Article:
It’s a Guest-Star Casting Coup: Will Ferrell on ‘The Office’

by | January 26, 2011 at 8:00 PM | The Office, TV News

Will Ferrell (Photo: Kevin Winter/Getty Images)

Will Ferrell (Photo: Kevin Winter/Getty Images)


This just might be the best casting news of the season: Will Ferrell is guest-starring on “The Office.

And not only that, he’ll be on multiple episodes playing “a branch manager who arrives from the home office [of Dunder-Mifflin Paper] and proves to be just as inappropriate as Michael [series star Steve Carell],” NBC said in an announcement late Wednesday.

Can you believe this? Two obnoxious branch managers, both played by Ferrell and Carell – it’s like a dream come true. Ferrell will be seen in a story arc lasting four episodes, an NBC spokeswoman told Fancast. The episodes will air “toward the end of the season,” she said, indicating that the episodes will likely air in or around the May sweeps, which will also represent Carell’s exit from the show.

Could Ferrell, in fact, be the replacement branch manager we’ve all been wondering about? That seems unlikely, if only because the former “SNL” funnyman is such a huge movie star. But it does seem as if he’ll be helping the show — and fans — say farewell to Michael Scott.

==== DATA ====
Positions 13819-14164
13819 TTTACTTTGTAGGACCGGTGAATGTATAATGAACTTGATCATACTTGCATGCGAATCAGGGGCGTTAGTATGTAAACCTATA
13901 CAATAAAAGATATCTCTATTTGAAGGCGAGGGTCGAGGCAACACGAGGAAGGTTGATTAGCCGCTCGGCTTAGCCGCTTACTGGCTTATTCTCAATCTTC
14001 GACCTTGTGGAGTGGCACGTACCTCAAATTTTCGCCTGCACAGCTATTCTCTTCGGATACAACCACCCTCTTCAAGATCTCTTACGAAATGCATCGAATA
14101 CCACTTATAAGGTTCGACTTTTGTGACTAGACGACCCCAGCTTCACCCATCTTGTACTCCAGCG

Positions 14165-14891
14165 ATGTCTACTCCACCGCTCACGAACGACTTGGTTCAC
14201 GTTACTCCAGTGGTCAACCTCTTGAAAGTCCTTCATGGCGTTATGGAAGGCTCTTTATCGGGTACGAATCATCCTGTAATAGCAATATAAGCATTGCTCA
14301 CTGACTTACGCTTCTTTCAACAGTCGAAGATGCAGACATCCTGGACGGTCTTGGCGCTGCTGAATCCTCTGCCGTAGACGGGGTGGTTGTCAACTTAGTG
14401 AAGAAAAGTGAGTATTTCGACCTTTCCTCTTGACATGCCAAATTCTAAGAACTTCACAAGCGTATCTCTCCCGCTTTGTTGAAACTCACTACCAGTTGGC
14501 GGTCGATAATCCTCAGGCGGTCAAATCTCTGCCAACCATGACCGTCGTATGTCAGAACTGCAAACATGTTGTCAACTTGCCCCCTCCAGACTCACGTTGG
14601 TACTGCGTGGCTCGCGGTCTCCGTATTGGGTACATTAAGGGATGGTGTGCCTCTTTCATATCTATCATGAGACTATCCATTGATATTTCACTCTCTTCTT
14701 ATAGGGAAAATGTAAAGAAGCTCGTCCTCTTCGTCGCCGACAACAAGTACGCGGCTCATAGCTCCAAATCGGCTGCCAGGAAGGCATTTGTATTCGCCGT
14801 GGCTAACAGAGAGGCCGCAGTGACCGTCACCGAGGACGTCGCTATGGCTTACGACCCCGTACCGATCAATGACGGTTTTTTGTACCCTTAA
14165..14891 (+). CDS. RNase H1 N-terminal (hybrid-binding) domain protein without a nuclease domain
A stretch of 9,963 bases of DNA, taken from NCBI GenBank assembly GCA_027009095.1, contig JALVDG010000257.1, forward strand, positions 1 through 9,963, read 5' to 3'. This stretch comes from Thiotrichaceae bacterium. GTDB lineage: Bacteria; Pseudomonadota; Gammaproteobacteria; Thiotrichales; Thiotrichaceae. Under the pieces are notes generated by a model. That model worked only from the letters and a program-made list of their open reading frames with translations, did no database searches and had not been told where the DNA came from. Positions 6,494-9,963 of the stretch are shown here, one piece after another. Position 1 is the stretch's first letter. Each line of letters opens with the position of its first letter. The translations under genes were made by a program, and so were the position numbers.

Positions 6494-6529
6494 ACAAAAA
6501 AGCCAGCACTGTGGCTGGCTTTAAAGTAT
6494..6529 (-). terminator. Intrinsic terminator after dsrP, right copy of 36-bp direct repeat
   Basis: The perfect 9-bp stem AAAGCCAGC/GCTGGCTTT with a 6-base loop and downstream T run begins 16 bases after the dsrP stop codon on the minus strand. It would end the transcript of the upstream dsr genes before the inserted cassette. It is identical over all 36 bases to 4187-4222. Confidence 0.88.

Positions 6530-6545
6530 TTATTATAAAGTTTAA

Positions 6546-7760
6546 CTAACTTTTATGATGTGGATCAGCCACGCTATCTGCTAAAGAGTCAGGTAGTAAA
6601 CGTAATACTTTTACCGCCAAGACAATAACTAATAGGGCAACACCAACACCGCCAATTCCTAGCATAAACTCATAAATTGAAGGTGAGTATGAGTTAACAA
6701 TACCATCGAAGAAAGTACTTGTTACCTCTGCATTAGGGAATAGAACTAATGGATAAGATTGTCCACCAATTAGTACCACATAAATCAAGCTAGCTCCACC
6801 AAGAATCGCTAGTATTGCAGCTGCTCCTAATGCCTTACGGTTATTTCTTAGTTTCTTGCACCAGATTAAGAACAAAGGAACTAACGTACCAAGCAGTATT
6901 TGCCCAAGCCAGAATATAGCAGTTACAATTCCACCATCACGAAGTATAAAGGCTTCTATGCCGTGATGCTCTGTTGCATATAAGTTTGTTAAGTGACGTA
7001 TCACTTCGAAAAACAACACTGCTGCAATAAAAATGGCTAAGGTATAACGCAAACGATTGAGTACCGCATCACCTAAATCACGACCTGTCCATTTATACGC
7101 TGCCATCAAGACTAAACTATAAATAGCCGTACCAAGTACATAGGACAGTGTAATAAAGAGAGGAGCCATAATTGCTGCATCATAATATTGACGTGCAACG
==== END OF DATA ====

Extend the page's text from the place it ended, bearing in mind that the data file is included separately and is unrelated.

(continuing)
The big question: Will Ferrell’s character show up one day on “The Office” wearing just his briefs, which has become kind of a signature for Ferrell? The NBC announcement didn’t say, but we’re keeping our fingers crossed.

“We found Steve Carell when he was nothing but a movie star and we turned him into a television star,” executive producer Paul Lieberstein said in a hilarious prepared statement. “We are proud to continue ‘The Office’s’ tradition of discovering famous talent, and we hope that once America gets a good look at Will, they’ll see what we see: tremendous raw sexuality.” Lieberstein, of course, plays hapless HR man Toby Flenderson on the show, in addition to his role as executive producer.

Ferrell’s guest-starring turn on “The Office” will have him reuniting with Carell, who co-starred with him in perhaps the greatest comedy movie about television that has ever been produced: “Anchorman: The Legend of Ron Burgundy.” All we can say is: “Stay classy, Scranton!”